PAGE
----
<Variable name="georgiaBold16" description="Georgia bold size 16" type="font" default="bold 16px Georgia, serif" hideEditor="true"  value="bold 16px Georgia, serif"/>

/* Length Variable */
<Variable name="sidebarWidth" description="Sidebar width" type="length" min="200px" max="350px" default="300px" value="325px"/>

/* Automatic Variable */
<Variable name="alignRight" description="Align element to the right" type="automatic" default="right" hideEditor="true" />

You've already seen how color settings look in the theme customizer in one of the sections above. Here's how length variable options appear in the theme customizer.

Width and margin settings within blogger theme customizer
And, here's how the font setting appears in the theme customizer.

Font setting within blogger theme customizer
Automatic variables are used to reference the values within the template's CSS code. They're not used in the theme customizer. That's why we generally apply hideEditor="true" attribute to these variables.

Blogger Template Custom Design Group Definitions

Now, that we know the basics of variables, let's go ahead with a real-life example to see how we may use both the combination of variables and group definitions to create design options within the theme customizer. It's dead simple and one can learn it quite easily.

While creating a custom design option group, you can either target all the child or descendant elements of a parent container or you can create a design option group for a common set of elements present on the page. Let's see how to do it.

The demo blogger template I'm using for this tutorial has the following HTML code for the post section. Naturally, we're targeting the post-design options.


<div class="post hentry uncustomized-post-template" itemprop="blogPost" itemscope="itemscope" itemtype="http://schema.org/BlogPosting">
   <h3 class="post-title entry-title" itemprop="name">
      Hello World!!!
   </h3>
   <div class="post-header">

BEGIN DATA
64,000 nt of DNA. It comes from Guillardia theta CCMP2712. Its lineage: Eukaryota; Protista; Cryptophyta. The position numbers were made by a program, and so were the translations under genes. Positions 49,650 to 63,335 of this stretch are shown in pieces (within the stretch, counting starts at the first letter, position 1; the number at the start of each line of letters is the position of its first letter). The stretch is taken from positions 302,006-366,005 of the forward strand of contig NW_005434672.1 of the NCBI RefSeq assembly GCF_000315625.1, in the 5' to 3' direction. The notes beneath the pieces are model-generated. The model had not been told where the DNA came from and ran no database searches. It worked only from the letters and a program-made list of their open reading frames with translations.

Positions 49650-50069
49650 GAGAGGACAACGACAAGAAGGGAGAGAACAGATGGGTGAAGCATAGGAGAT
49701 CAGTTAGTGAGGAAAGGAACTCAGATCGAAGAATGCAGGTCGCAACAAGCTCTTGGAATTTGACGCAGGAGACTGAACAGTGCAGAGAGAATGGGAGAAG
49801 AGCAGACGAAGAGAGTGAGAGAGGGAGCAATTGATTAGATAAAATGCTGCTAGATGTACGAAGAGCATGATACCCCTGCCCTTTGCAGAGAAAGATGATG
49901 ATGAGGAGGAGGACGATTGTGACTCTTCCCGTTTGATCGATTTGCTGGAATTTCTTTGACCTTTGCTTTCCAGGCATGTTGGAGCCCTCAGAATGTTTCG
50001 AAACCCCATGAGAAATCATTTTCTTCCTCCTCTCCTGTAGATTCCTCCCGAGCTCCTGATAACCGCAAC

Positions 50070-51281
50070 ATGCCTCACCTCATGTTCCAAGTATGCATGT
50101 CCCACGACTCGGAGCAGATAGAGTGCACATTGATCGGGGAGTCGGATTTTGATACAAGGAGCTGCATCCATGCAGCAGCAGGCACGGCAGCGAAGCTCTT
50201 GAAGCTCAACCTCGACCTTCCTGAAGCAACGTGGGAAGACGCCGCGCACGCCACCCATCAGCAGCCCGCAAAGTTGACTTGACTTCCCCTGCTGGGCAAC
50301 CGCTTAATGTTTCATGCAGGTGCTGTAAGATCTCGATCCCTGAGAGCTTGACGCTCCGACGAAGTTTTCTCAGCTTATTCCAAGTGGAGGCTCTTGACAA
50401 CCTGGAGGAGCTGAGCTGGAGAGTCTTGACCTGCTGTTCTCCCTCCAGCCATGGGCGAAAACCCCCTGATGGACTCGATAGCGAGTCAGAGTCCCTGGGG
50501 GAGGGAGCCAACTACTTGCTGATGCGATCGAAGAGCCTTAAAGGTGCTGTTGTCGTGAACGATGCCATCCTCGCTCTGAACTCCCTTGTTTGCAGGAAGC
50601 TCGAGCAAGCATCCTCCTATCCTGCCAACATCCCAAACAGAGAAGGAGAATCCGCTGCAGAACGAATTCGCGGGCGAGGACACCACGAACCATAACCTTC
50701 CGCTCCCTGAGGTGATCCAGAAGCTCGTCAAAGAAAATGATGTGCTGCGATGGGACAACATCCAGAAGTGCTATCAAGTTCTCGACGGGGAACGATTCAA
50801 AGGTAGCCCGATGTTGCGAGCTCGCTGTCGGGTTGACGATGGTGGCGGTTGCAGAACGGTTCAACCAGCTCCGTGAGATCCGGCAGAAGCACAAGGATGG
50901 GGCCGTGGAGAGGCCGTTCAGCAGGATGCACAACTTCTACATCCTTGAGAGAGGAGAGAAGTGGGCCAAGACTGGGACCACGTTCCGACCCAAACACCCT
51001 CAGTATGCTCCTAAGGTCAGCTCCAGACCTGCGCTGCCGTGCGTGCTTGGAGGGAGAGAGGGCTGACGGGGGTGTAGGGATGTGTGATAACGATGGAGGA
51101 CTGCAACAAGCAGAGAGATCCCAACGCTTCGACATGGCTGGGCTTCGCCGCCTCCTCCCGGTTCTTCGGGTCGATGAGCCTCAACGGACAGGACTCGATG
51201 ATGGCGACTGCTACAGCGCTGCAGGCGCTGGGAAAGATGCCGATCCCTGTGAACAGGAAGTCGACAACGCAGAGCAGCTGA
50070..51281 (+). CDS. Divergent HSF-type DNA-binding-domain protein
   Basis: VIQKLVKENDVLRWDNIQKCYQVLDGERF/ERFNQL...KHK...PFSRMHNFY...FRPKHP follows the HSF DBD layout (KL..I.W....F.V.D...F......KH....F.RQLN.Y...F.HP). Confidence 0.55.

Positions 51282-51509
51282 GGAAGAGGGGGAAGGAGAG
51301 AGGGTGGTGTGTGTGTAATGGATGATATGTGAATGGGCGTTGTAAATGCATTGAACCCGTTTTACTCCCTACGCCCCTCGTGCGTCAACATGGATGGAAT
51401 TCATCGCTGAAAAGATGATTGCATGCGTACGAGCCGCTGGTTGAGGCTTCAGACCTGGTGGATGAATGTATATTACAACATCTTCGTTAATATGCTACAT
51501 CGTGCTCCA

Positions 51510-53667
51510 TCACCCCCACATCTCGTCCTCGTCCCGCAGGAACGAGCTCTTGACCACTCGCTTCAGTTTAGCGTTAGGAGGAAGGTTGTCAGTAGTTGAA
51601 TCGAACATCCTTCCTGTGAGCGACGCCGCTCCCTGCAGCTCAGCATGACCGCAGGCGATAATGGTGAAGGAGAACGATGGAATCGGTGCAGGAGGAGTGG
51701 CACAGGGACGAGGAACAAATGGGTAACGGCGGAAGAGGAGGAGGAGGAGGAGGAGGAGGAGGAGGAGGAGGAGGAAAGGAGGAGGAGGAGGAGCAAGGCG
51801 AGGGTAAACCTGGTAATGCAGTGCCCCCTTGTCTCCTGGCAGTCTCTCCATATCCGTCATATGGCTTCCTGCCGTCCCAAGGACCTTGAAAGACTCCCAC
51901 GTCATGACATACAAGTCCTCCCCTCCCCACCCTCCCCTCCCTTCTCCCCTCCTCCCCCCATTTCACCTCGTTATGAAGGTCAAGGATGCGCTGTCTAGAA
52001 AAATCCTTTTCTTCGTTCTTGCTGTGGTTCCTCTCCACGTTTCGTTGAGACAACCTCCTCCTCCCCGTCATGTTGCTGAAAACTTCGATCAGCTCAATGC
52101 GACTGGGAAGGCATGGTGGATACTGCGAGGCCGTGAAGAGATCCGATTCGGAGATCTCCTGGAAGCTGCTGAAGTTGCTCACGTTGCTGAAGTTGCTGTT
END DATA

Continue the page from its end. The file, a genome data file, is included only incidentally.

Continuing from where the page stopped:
<div class="post-header-line-1"></div>
   </div>
   <div class="post-body entry-content" id="post-body-2930505525536801724" itemprop="description articleBody">
      This is a demo post to demonstrate blogger's custom design options.
   </div>
   <div class="post-footer"></div>
</div>

I've stripped down this code to bare essentials to simplify things. Here's you can see that within the parent post container we're targeting both the post and hentry classes.

So, all the elements within this parent container can be targeted through custom design options. For that, we need to create a group. Here's how to do it.


 <Group description="Post Design Options" selector="div.post.hentry">
....
....
</Group>

You can see we use the <Group> tag for the same. All the design options go inside the opening and closing <Group> tags.

You can see, the description attribute is where we provide the name for that group as it'll appear within the theme customizer. Pay attention to the selector attribute. Here we're targeting the parent container.

Now, let's say we want to provide customization options for both the font size and the font color for both the post title as well as for the bost body. Here's how to do it.


<Group description="Post Design Options" selector="div.post.hentry">

/* Post title font and color settings */
<Variable name="post.title.font" description="Post Title Font" type="font" default="bold 1.6rem Georgia, serif"  value="bold 1.6rem Georgia, serif"/>
<Variable name="post.title.color" description="Post Title Color" type="color" default="#444" value="#444"/>

/* Post body font and color settings */
<Variable name="post.body.font" description="Post Body Font" type="font" default="bold 1rem Georgia, serif"  value="bold 1rem Georgia, serif"/>
<Variable name="post.body.color" description="Post Body Color" type="color" default="#333"  value="#333"/>

</Group>

You're already familiar with the variable types. You can see we've named these variables with a dot notation. It's not necessary though. It's a de-facto standard or kind of a norm to write it that way. You're free to write camel case names too. It's up to you.

The name itself should be chosen in such a way so that it explains what we're customizing.

Make sure you're enclosing attribute values in double-quotes. Single quotes will result in an error.


Now that the design options group has been created and the associated variables are defined as well, it's time to complete the last step. What, there's something more to do now?

Yes, we have to apply these variables at the right places within the CSS code so that the values associated with them get replaced with the variable name itself.

So, here's how the variables' names will be referenced in my CSS code.


h3.post-title {
  font: $(post.title.font);
  color: $(post.title.color);
}
  
.post-body {
  font: $(post.body.font);
  color: $(post.body.color);
}

You can see how I've used the dollar sign and parenthesis to refer variables in the CSS code. This completes the process. Now it's time to see how these options appear in the theme customizer.

Blogger theme post custom design options
Cool! Isn't it? Now theme users can directly customize these design properties through these options instead of messing their hands with the CSS code.

You're free to create as many design option groups as you want with a collection of variables within each group. Feel free to experiment with these design options on a test theme.